Mayank Agarwal's classy century against Delhi on Thursday may have made him the star on most days. But for the few hundreds that gathered at the KSCA ground in Alur, Manish Pandey was all the rage. The Karnataka batsman was the sole recipient of applause from a clamouring crowd as he walked out to bat. Later, when a few members of the team cooled down with a light football session at the end of day's play, Pandey was the centre of all attention again. It didn't seem to matter that a few other heroes, who have also played for India, were in closer vicinity, jogging around by the boundary.
This popularity of Pandey isn't newfound, but it has certainly surged since he's become a part of India's limited-overs squad. Coming from the same batch of India Under-19s as Virat Kohli, Pandey hasn't had the same opportunities or exposure at the senior level. He's had to bide his time despite consistent scores in domestic cricket. His rise hasn't been meteoric, but he's still a popular player.
Now, over two years since his international debut, Pandey is still fighting to nail a permanent spot. Constant changes to his batting position haven't made the process easy. An average of 43 and strike-rate of 95 suggests there's ability and potential, but it hasn't always been enough. There's been competition in the form of Kedar Jadhav, Dinesh Karthik and KL Rahul, his good friend and Karnataka team-mate. That is perhaps why every opportunity he gets at any level of competitive cricket is a blessing at this stage of his career.
Barely a few hours after turning up for India in a T20 international against New Zealand in Thiruvananthapuram, Pandey hopped onto a flight to Bangalore and drove to Alur, on the outskirts of the city, to join his Karnataka mates ahead of a crucial Ranji Trophy game. The batsmen who preceded him had set it up nicely. The sunshine had eased out whatever moisture there was on the surface, and Delhi's bowlers were tiring. Pandey walked in and stroked a half-century, the significance of which was magnified by the presence of MSK Prasad, the chairman of selectors. After a punchy 74, Pandey acknowledged it was important to not let the bar drop.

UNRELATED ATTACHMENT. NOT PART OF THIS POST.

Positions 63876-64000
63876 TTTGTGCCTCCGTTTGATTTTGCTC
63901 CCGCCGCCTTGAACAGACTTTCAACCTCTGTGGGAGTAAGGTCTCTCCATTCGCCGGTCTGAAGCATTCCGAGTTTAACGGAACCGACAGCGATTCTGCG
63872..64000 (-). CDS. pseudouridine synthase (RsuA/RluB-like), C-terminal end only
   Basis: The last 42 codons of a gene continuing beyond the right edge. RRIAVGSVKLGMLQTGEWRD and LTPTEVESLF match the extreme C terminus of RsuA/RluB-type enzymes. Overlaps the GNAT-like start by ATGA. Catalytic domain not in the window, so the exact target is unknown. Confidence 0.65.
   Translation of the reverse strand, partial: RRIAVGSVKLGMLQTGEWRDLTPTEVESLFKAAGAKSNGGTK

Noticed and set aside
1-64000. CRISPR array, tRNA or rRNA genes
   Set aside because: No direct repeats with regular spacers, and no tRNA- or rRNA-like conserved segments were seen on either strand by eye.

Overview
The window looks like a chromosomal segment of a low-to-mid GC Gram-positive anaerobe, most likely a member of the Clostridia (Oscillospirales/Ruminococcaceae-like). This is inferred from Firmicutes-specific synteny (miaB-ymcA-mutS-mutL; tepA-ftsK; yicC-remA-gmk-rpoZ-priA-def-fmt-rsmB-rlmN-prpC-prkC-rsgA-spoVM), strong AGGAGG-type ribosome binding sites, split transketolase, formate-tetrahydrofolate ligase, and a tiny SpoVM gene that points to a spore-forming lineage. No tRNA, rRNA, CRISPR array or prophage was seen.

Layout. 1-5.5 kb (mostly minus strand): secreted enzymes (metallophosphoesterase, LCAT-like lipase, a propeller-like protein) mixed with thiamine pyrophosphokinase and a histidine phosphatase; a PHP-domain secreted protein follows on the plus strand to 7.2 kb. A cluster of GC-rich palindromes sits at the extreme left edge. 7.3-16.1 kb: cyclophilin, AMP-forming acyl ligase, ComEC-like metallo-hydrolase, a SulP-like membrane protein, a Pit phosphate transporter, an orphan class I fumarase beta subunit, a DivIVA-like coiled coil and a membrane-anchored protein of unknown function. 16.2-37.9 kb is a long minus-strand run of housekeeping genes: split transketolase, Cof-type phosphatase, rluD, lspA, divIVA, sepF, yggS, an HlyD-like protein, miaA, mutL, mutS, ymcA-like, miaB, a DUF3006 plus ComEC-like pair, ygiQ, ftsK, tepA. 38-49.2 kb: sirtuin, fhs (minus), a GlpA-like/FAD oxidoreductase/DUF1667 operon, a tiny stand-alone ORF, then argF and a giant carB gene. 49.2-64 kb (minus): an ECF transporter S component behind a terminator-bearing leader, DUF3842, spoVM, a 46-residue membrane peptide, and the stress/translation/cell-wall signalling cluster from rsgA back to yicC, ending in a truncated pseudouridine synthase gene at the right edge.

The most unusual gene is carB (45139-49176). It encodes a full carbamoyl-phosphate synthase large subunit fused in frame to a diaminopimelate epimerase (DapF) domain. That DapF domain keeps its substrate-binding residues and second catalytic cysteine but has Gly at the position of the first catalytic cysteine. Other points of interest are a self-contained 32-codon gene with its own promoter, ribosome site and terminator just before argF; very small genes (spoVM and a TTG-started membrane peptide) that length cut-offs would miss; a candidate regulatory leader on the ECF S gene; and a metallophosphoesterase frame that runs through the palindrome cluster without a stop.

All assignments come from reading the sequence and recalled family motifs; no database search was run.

"It's a completely different ball game [playing four-day cricket as compared to the limited-overs formats], you know," he said. "I had more time to settle down and play my shots as the innings progressed. It'll be important for me to continue batting like this and have fun.
"It was quite easy. The plan was to come at No. 4, but with the jet lag and stuff like that, I came in at No. 5. I have been playing a lot of ODI and T20, which obviously starts in the later part of the day. It was good to come back and play Ranji Trophy cricket for Karnataka. It was amazing to see the boys again. The partnership before definitely helped."
Pandey had a rousing start to his one-day career, with a half-century against Zimbabwe in Harare. Three games later, he blitzed a match-winning century against Australia in Sydney. A middling series against New Zealand cost him his place, and it took nearly a year for him to get a chance again, after a highly successful series with the India A team in South Africa.
Pandey announced his return with an unbeaten half-century in a crushing 168-run win over Sri Lanka. Since then, he has floated between Nos. 4 and 6, not remaining in the same position for more than three games in a row. It also hasn't helped that he returned with two single-digit scores in the three innings that he batted at No. 4. With India still in the hunt for a permanent fix to the No. 4 spot, those were costly lapses.
Pandey's game is well-suited to the position as he has the wherewithal to play the big shots as well as build an innings, like he showed in that Sydney hundred against Australia. However, being denied the luxury of settling into a position has made the bid harder.
"I didn't think about international cricket or the memories from before. I only thought about Karnataka cricket and my batting today," he said. "I was looking forward to play this game. It is a little difficult to adapt, but I think I have done this for a long time. It's a part of the game where the team wants you to play No. 4 or 5 or 6, and it'll be important for me to stay focussed and keep waiting for the call-up."
Pandey last played a first-class match in December last year, when Karnataka conceded the quarterfinal of the previous season's Ranji Trophy to Tamil Nadu inside two days. Given how heavily involved he has been in limited-overs cricket in that time, the pace at which Pandey struck his runs on Thursday perhaps wasn't entirely surprising. But he denied any conscious effort in tweaking his game.
"You don't look to score a boundary every ball, but I look to score a single every ball, be a little aggressive. Even if it's a defence, the intention is to be aggressive. Because of a lot of T20 cricket that is happening, cricket has changed in such a way that batsmen want to score runs and score boundaries. In a way, that's really good for cricket where it's looking good from the outside. I think we should just focus on getting runs."